Researchers from Skoltech and Texas University at Austin have presented a proof-of-concept for a wearable sensor that could track healing in skin wounds.
Published in the journal ACS Sensors, the new study explores using a ‘smart bandage’ with electroanalytical methods of monitoring certain biomarkers during the healing process, all without the need for bandage removal.
To monitor healing in chronic wounds, such as diabetic foot ulcers or pressure ulcers, medical professionals usually need to remove the bandages from a wound. This damages recovering tissue, can be painful for patients, and requires hospital visits to avoid further infections. If a wound requires further inspection, other methods such as biopsies, surface swabs or testing for pathogens can be invasive, costly and sometimes ineffective.
Leader of the Russia-US team, Prof. Keith Stevenson, said that their methods could be particularly promising for clinical application due to their simplicity, sensitivity and durability.
“Earlier stages of our research involved characterising the sensor performance and demonstrating the sensitive and selective multianalyte detection in complex biofluid simulants that closely mimic real biological environments,” he explained.
According to researchers, an early prototype of an electroanalytical wound sensor was built based on carbon ultra- microelectrode arrays (CUAs) on flexible substrates. In previous studies, this sensor had been placed on quartz substrates, but to ensure flexibility, the authors developed a method of putting the arrays on a polyethylene terephthalate (PET) substrate.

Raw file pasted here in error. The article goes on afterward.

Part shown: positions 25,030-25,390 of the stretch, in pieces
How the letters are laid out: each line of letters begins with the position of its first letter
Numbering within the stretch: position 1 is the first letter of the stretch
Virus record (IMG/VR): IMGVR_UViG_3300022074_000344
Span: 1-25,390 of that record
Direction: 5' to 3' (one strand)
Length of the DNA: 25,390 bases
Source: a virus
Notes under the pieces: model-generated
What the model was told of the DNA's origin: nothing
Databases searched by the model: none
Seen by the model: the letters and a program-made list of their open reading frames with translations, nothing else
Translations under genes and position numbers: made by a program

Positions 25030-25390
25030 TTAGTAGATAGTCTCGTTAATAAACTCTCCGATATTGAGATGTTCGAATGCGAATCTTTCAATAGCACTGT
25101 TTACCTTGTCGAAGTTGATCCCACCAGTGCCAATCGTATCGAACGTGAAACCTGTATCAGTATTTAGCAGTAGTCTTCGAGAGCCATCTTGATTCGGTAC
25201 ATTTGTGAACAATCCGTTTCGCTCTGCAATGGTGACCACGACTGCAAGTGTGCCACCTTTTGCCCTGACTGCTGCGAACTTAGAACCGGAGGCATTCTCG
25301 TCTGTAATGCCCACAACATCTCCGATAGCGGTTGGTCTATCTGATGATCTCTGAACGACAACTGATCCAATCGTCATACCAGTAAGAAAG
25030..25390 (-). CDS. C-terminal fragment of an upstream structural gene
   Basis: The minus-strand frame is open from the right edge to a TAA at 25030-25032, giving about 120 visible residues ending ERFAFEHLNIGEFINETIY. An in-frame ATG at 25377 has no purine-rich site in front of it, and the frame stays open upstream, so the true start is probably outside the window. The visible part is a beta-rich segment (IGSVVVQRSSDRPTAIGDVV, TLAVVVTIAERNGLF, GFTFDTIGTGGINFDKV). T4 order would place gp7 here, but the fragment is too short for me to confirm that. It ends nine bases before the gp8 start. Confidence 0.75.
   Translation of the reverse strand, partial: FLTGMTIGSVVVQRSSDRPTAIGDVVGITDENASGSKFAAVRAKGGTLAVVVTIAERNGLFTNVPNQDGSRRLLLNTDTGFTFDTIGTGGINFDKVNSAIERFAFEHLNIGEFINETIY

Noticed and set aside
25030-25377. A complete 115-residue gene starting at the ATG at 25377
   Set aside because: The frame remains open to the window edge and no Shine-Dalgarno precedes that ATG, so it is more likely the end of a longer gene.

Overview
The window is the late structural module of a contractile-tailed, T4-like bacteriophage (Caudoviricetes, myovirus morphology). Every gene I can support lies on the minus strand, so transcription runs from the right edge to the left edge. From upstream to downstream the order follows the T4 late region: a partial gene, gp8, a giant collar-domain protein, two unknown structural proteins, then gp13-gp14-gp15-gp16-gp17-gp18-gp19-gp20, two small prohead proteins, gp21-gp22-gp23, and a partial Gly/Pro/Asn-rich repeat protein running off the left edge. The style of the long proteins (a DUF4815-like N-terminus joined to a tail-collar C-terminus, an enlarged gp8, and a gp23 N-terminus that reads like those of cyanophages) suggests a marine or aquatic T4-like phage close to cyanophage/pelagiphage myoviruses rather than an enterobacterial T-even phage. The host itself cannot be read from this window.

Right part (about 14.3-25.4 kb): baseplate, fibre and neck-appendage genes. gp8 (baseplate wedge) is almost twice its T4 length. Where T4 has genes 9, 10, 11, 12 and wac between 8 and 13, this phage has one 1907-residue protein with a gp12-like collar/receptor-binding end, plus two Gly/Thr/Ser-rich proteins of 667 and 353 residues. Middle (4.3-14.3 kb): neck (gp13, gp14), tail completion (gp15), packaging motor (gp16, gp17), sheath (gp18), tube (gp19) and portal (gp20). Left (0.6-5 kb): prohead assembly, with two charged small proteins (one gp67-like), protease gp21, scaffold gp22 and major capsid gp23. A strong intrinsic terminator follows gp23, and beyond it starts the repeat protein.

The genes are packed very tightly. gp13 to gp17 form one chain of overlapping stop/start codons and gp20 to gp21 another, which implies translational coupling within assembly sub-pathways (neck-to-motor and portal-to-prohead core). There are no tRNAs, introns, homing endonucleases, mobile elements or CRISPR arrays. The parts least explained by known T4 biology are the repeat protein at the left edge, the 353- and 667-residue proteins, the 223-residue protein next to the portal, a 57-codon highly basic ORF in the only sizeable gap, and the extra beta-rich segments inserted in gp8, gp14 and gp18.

The team said they used a simulated wound environment to test the sensitivity of their sensor to three critical biomarkers: pyocyanin, produced by Pseudomonas aeruginosa, a bacterium typically colonising chronic wounds; nitric oxide (NO) secreted in response to bacterial infections by cells of the immune system; and uric acid, a metabolite which strongly correlates with the severity of a wound. These compounds are electroactive, meaning they respond to electrical activity and can be detected by an electroanalytical sensor.
Results showed that the sensor’s limits of detection and linear dynamic ranges, which represent the ranges of concentrations where a sensor produces meaningful quantitative results, were within the biologically relevant concentrations, meaning a device based on these sensors could be used for wound monitoring in a clinical setting.
The researchers also tested their sensor in cell cultures, where it successfully detected pyocyanin from P. aeruginosa and NO from macrophages (immune cells that destroy bacteria and other ‘invaders’). Finally, they confirmed the sensor was also able to detect the influence of Ag+ silver ions, a known antimicrobial agent, that suppressed pyocyanin production by the bacteria.
Prof. Stevenson said that the next steps for the team will be to utilise the technology in real-time monitoring of wound treatment effectiveness on human subjects in clinical settings.